July 27, 2005

Lost In Lviv


It was a cloudy overcast morning in Lviv, and I took to the streets with a rubbish map that had no cyrillic writing on it. Needless to say I was soon absolutely totally and completely lost, and obviously very far from the centre of town as there were no grandiose buildings anywhere to be seen.

The town was pretty bustling, but had a strange kind of atmosphere different from other European cities. It's quite a pleasant place, but has a kind of old, forgotten feel about it. Most of the streets are cobbled, and the people have a strange kind of fashion about them. There are lots of old petrol-smelling cars about, and every street seems to have at least three money-changing places on it.

The obligatory dress for women seems to be extremely tight stripey trousers, preferably in a garish, bright colour, along with very very long pointy shoes. Older men seem to like nice shirts, and trousers with black shiny shoes, and the younger ones, dirty jeans and a t-shirt with trainers.

Having arrrived with no kind of guide-book, language book, map or anything resembling helpful information, I had an enjoyable day in the midst of absolute confusion, not knowing where I was going, what I was eating, what I was looking at, or even what street I was on most of the time.

I started the day well, by purchasing an alarm clock from a woman on a stall. It cost 35p, so I don't expect it to last too long. After this transaction I spotted a woman selling pastry type things. I held up one finger and pointed while she babbled away. I gave her some money and tucked into my lovely pastry. I was marginally horrified to discover cabbage inside it. What kind of person puts cabbage inside a pastry? The pastries later redeemed themselves when I later recklessly bought four of them, and only one was cabbage (one was chicken, one was cheesy, one was heaven knows what, but I'm not dead yet)

I spent most of the day snacking on anything that I could point to. There is pretty much zero English spoken here, so if I can't point to it, I don't get to eat it. They do a nice line in hot dogs - I can order these without pointing now, as I discovered Ukrainian for hot dog is 'hot dog'.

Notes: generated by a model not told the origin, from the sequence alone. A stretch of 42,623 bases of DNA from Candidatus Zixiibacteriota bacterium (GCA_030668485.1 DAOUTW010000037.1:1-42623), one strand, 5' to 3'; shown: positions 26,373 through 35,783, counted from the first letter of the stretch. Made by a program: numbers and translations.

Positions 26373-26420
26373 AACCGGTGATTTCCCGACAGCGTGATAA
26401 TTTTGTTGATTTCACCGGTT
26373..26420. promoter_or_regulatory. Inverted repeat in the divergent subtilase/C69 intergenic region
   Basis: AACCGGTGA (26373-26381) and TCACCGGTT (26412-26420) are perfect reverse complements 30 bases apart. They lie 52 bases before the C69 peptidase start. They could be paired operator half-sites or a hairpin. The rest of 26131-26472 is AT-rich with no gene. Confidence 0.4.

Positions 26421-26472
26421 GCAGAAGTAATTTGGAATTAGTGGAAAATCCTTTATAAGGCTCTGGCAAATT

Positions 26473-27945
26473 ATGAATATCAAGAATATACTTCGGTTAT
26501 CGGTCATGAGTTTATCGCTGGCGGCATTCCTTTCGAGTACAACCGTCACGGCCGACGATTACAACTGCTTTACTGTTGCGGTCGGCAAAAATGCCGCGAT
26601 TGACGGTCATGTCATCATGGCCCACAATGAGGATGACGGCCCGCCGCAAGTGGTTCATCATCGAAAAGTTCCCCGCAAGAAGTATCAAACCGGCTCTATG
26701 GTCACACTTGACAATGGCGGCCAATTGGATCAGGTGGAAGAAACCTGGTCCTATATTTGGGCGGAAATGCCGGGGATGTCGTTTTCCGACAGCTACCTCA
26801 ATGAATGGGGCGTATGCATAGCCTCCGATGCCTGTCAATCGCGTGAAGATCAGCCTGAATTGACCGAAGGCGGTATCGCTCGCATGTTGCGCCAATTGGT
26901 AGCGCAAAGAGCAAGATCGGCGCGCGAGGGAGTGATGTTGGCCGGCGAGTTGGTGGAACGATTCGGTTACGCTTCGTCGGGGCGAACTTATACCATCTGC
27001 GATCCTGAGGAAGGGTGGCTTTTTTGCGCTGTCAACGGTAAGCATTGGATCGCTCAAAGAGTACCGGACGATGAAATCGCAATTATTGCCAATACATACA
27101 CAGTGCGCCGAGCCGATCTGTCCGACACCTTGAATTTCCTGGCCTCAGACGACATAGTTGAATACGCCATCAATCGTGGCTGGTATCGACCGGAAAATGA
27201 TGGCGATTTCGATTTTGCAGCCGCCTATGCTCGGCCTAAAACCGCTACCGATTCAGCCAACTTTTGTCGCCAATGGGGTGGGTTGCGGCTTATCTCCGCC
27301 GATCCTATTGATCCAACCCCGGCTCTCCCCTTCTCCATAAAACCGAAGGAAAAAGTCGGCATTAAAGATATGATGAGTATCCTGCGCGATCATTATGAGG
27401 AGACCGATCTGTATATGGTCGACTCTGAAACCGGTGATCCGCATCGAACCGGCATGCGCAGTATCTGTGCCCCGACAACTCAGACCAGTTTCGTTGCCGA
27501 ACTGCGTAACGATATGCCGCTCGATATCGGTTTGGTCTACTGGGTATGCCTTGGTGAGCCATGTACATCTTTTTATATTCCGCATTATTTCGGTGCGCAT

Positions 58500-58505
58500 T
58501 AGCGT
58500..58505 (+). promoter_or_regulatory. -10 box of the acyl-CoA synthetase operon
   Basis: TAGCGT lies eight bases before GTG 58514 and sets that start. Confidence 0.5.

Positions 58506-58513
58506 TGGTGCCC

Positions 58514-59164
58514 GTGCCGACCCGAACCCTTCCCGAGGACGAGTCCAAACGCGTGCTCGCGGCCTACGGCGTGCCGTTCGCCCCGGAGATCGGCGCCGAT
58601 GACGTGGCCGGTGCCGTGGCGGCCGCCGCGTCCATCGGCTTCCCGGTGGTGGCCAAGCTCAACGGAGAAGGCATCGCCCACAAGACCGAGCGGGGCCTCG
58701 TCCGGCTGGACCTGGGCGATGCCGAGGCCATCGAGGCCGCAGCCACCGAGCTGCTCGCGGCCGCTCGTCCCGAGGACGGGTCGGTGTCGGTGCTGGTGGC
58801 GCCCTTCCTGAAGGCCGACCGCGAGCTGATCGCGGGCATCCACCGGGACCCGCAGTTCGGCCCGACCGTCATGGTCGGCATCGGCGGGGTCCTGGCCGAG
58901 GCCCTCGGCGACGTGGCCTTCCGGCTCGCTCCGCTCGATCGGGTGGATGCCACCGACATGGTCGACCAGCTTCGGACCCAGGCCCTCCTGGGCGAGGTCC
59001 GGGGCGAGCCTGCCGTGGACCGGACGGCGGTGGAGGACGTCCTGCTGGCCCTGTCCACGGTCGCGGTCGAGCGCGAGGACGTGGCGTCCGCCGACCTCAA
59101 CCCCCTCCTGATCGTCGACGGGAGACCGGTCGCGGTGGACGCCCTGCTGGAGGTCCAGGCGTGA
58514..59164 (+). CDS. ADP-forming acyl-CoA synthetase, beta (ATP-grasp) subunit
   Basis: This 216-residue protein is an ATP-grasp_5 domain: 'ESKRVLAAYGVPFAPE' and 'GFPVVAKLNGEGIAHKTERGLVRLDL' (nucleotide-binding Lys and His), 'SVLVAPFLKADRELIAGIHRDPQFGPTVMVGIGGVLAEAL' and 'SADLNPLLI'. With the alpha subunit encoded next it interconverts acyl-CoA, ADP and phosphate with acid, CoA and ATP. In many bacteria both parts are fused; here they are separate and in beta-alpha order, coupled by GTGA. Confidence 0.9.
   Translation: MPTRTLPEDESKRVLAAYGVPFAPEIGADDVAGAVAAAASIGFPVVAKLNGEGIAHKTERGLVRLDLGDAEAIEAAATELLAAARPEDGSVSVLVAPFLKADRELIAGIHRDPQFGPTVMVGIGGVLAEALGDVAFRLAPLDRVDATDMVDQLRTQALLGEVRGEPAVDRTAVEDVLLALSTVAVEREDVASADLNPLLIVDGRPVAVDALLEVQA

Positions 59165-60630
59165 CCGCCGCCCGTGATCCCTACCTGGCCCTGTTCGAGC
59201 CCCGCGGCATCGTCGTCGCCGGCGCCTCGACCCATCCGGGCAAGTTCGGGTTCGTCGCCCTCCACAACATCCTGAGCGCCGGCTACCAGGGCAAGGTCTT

After a few transactions, I began to think that the people here hated foreigners, as everyone who served me was an epitamy of rude surliness - service with a scowl. Later on, I noticed that this level of surliness was applied equally to everyone, and it was almost an unwritten bond of rudeness between customer and server. I quite liked this in the end, as it required less use of language - no pleases and thank yous. I soon mastered the art of the hot dog transaction like a native -

Me: Hot Dog. Coca Cola.
Them: Piec (or something like that - meaning five hryvnia (Ukraine currency)
Me: (Give them the money) No words.
Them: (Give me the drink and hot dog) No words.

Despite eating a lot of hot dogs, I was still lost outside the town centre, and took drastic action by walking up a giant hill to a radio mast, so I could see the town, and work out where the centre was. Not only did this plan work seamlessly, but the view from the top of the hill was pretty good too. I came down into town and ordered myself a cappuccino.

You would think that cappuccino means cappuccino even in Ukrainian, but the waitress asked me an awkward question which I didn't understand. A few words later she gave up on the miriad of languages that I couldn't speak, and ventured 'milk?' 'Erm yes', I replied, wondering what kind of cappuccino didn't come with milk. I received a regular coffee with a spot of milk. Not bad though.

Having at last found the centre, I discovered quite a few nice grand historic buildings and churches, and had a very pleasant afternoon wandering amongst them. There were a fair few other tourists around, but they all seemed to be speaking Polish or Russian.

It feels kind of surreal here, like a strange world where Europe meets Russia. Since the visa rules were lifted, it seems like a lot of Poles are coming over for a cheap holiday across the border - much like Western Europeans go to Czech, Poland or Hungary. Apparently Lviv is more westernised than Eastern Ukraine which still retains more Russian influence. It would be an interesting place to visit.

Meanwhile, it's time for another special Ukranian hot dog...

Posted by paul at July 27, 2005 02:33 PM